Peruvian Prototype Site, the Ann Sullivan Center, Promotes the GDRL

On Tuesday, May 9, six of the largest media outlets in Lima, Peru, attended a press conference introducing the deployment of the Global Disabilities Rights Library (GDRL) at the Ann Sullivan Center of Peru (CASP).

CASP is one of four prototype sites chosen to evaluate the GDRL and is highly enthusiastic about the opportunity to evaluate the current library content and to contribute additional Spanish language resources. With a computer room of 15-20 computers and a solid Internet connection, the Ann Sullivan Center is an ideal place to evaluate the GDRL, a project funded by a grant from USAID. Andrew Herscowitz, the Deputy Director of the USAID mission in Peru, participated in the news conference and expressed his appreciation to CASP and the University of Iowa for their participation in this innovative project.

The Ann Sullivan Center of Peru was founded by Liliana Mayo in 1981 as a school for children with special needs. Today the Center is home to over 400 students and conducts monthly distance-education seminars that reach a network of 60 other sites throughout Latin America. Hosted by the University of Iowa’s Elluminate video conferencing system, these seminars are known as “Saturdays of Hope” and engage nearly 2,000 people from across the region in discussions of persons with “different abilities” and disability rights.  Thomas Cook, Co-Director of the Global Disability Rights Library Project and WiderNet Project executive committee member, explains that CASP and the broader Lima community are “enthusiastic about having access to new information and excited to be part of a global project”.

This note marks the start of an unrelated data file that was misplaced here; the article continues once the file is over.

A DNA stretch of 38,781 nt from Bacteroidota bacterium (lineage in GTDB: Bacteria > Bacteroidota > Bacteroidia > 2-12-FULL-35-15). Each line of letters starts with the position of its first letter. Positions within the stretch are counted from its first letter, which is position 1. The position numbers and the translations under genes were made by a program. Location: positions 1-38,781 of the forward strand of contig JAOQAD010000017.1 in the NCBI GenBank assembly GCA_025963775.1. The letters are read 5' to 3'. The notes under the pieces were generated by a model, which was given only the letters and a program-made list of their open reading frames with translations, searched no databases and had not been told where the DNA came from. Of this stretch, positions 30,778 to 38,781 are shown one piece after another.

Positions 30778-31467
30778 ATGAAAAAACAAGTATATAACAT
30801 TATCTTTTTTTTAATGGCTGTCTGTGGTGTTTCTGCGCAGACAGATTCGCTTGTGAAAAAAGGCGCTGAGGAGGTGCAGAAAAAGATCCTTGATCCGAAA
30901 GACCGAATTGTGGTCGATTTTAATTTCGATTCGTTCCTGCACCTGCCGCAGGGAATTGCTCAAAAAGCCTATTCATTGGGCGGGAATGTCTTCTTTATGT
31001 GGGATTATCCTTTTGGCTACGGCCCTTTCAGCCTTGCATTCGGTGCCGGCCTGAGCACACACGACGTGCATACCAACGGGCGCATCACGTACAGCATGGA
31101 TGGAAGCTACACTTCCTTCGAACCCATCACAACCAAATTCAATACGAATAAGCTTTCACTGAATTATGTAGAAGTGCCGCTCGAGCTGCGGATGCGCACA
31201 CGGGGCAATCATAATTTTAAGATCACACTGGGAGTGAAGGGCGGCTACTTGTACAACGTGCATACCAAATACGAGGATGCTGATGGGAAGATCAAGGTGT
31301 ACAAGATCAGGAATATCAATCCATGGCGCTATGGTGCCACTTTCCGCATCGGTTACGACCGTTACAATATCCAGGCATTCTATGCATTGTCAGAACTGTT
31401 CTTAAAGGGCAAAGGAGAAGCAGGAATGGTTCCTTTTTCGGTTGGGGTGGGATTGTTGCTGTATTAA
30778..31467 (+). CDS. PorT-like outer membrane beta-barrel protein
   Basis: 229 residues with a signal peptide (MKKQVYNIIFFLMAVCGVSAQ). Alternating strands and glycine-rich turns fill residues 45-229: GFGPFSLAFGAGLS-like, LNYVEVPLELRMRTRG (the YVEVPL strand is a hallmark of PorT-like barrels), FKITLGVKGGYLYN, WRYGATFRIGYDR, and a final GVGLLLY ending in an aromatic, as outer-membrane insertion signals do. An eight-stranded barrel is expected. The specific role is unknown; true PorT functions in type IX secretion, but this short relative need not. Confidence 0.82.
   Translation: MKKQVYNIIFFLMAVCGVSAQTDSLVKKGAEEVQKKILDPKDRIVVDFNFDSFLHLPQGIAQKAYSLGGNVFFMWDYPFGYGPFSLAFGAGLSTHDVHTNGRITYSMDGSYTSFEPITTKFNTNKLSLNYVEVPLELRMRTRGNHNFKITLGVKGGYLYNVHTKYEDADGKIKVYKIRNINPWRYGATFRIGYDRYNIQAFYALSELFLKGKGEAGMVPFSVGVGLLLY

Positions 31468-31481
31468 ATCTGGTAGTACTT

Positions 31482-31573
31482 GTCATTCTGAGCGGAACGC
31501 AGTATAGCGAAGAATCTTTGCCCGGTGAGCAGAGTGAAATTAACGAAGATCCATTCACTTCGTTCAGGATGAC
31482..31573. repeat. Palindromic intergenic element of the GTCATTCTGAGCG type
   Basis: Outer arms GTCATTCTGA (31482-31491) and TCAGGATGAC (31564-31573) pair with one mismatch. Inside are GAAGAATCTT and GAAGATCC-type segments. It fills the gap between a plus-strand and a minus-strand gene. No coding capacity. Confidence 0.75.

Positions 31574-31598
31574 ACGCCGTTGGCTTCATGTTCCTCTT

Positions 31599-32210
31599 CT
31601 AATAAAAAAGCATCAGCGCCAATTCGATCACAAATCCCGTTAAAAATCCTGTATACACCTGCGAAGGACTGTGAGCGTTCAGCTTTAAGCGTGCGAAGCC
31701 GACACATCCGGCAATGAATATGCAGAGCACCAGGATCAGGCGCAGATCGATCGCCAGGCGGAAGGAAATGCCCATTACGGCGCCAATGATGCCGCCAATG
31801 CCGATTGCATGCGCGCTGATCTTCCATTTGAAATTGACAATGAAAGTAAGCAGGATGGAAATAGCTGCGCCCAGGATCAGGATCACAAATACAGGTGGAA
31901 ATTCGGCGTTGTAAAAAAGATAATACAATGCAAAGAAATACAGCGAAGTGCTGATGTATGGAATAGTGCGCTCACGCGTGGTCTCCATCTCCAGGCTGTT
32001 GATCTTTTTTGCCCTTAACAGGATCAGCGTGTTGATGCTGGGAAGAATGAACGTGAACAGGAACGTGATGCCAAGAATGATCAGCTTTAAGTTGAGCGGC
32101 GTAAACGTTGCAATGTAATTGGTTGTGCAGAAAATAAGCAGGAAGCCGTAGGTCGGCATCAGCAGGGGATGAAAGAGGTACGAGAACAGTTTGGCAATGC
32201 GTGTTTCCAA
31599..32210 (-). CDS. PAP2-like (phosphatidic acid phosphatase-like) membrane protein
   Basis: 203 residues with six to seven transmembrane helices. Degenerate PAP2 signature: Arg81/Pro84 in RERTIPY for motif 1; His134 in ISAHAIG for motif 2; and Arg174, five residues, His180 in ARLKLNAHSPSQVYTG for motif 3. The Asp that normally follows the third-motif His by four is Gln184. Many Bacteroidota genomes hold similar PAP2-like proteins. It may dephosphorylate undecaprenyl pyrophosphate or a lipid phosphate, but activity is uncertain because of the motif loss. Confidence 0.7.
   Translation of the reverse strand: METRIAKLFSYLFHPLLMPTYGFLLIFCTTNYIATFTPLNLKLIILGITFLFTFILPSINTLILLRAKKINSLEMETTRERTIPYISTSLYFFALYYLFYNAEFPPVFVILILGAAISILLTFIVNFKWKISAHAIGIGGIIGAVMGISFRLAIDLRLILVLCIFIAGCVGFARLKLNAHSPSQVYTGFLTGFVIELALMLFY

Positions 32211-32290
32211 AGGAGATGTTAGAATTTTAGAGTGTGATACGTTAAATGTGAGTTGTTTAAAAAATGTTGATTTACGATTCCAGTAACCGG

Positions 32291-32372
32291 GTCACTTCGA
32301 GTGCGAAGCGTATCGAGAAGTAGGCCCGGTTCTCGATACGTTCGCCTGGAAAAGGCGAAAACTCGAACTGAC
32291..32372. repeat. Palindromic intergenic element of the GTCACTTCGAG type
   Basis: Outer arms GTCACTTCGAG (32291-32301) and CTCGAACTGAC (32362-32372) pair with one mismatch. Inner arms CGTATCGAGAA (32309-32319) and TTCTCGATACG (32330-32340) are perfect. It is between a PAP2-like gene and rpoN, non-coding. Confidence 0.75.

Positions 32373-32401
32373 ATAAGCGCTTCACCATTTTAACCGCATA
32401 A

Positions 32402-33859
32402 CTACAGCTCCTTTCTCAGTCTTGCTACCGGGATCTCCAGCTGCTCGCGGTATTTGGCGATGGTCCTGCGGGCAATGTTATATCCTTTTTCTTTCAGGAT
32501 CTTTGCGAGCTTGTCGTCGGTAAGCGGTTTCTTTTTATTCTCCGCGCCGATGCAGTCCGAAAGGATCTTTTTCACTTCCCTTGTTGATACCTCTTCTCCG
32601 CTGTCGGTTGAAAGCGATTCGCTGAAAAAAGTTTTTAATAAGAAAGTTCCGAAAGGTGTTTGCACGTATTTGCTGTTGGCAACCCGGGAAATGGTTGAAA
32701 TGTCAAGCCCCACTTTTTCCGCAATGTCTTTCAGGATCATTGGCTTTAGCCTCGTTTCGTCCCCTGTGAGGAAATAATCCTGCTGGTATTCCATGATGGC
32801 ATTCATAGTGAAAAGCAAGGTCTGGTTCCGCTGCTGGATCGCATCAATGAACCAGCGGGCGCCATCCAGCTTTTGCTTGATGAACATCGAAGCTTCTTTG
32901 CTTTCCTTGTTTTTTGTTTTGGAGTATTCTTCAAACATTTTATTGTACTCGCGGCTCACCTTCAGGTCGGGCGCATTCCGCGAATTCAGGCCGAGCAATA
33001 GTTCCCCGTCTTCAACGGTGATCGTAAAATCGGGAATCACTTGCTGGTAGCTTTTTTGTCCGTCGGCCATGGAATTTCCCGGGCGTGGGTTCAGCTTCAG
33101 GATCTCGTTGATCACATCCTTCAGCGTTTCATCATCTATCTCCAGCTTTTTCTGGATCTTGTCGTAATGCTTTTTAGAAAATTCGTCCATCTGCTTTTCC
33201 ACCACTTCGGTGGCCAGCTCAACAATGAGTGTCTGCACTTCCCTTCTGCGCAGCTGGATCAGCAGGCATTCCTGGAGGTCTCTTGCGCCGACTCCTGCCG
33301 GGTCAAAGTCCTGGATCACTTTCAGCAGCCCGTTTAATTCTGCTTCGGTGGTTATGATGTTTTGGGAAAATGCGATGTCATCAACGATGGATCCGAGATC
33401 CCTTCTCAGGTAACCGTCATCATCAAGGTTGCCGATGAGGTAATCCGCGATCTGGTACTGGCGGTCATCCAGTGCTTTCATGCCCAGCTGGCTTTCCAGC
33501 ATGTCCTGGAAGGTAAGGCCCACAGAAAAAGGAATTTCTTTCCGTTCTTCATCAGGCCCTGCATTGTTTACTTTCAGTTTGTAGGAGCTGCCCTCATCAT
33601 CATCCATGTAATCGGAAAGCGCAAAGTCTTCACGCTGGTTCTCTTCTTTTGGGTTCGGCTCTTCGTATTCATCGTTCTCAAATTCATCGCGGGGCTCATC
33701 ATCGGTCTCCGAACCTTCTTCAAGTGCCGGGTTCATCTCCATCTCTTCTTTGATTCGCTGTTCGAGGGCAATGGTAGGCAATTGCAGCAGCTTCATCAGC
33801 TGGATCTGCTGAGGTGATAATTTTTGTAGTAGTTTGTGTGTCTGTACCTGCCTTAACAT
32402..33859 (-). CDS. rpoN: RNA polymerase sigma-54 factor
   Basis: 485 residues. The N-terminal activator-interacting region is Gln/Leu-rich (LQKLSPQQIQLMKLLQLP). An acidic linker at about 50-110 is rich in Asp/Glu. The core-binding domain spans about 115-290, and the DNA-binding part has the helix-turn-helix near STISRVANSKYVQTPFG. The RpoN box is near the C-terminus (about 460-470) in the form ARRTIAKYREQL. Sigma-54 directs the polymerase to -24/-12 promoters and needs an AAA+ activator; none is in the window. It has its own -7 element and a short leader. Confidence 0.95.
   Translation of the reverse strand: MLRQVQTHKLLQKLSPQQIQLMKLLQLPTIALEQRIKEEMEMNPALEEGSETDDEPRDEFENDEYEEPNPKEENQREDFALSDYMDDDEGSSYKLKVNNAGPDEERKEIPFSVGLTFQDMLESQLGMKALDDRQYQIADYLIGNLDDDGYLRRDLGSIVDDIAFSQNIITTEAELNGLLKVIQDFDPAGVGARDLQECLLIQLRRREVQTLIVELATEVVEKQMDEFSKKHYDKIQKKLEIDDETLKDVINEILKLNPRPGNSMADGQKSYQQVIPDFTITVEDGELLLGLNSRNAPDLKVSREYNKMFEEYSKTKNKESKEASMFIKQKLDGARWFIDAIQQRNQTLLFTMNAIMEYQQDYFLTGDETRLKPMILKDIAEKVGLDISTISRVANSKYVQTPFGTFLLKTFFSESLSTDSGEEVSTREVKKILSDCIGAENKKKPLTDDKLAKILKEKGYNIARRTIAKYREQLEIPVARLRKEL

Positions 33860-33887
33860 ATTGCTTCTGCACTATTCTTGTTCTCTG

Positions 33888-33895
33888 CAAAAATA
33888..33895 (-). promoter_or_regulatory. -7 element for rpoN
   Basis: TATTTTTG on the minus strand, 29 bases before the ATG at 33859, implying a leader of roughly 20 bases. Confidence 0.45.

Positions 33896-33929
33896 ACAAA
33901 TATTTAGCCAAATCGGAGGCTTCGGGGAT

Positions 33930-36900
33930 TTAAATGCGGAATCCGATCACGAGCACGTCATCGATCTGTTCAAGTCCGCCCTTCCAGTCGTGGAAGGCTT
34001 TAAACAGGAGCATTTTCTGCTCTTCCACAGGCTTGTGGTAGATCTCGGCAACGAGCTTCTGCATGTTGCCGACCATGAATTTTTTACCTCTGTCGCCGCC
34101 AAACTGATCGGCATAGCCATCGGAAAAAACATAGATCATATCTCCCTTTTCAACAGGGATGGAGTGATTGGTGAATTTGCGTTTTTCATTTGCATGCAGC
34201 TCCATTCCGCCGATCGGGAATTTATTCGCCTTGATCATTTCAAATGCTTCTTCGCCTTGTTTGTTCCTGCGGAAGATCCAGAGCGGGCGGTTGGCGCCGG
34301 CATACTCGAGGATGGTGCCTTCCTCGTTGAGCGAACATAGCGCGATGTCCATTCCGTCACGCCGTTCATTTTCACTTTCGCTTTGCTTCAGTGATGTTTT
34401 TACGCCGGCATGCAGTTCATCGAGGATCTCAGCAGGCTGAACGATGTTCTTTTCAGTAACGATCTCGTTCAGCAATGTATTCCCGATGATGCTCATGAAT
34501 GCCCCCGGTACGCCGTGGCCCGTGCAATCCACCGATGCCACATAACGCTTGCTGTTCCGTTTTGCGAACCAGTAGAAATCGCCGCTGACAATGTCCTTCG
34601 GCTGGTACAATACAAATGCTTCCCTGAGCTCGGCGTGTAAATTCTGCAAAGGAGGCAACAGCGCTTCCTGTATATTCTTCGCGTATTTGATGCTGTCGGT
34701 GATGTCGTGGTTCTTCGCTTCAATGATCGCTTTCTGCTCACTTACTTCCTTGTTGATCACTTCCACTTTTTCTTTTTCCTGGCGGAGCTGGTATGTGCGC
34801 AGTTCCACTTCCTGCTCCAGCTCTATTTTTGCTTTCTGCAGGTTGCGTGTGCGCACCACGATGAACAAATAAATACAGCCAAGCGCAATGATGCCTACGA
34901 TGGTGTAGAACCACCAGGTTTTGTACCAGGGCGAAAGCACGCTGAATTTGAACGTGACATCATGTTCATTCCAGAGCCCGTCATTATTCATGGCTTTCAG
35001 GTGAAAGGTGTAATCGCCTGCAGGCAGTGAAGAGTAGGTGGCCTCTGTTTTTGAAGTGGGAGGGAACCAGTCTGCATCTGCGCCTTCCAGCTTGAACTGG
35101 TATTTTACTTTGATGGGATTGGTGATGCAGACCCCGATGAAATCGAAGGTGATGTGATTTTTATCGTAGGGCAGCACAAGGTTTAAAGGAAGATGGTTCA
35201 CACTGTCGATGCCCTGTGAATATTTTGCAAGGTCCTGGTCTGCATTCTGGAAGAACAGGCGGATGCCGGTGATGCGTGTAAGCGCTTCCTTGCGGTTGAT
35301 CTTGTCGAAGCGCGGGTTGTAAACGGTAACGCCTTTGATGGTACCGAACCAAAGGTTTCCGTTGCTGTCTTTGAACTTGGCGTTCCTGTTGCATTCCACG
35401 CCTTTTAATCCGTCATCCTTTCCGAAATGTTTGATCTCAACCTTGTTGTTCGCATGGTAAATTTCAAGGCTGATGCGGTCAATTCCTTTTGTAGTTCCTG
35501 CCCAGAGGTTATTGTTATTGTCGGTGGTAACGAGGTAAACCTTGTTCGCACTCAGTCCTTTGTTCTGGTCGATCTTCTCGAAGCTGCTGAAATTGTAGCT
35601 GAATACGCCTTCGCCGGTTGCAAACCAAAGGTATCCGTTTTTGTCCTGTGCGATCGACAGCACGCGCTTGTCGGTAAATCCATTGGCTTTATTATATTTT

The Ann Sullivan Center is planning to develop several regional resource centers, including ones in the remote upper Amazon region. The Center staff feels that the Global Disabilities Rights Library will be an important resource for informing and educating those without adequate Internet access, especially in regards to children with special needs.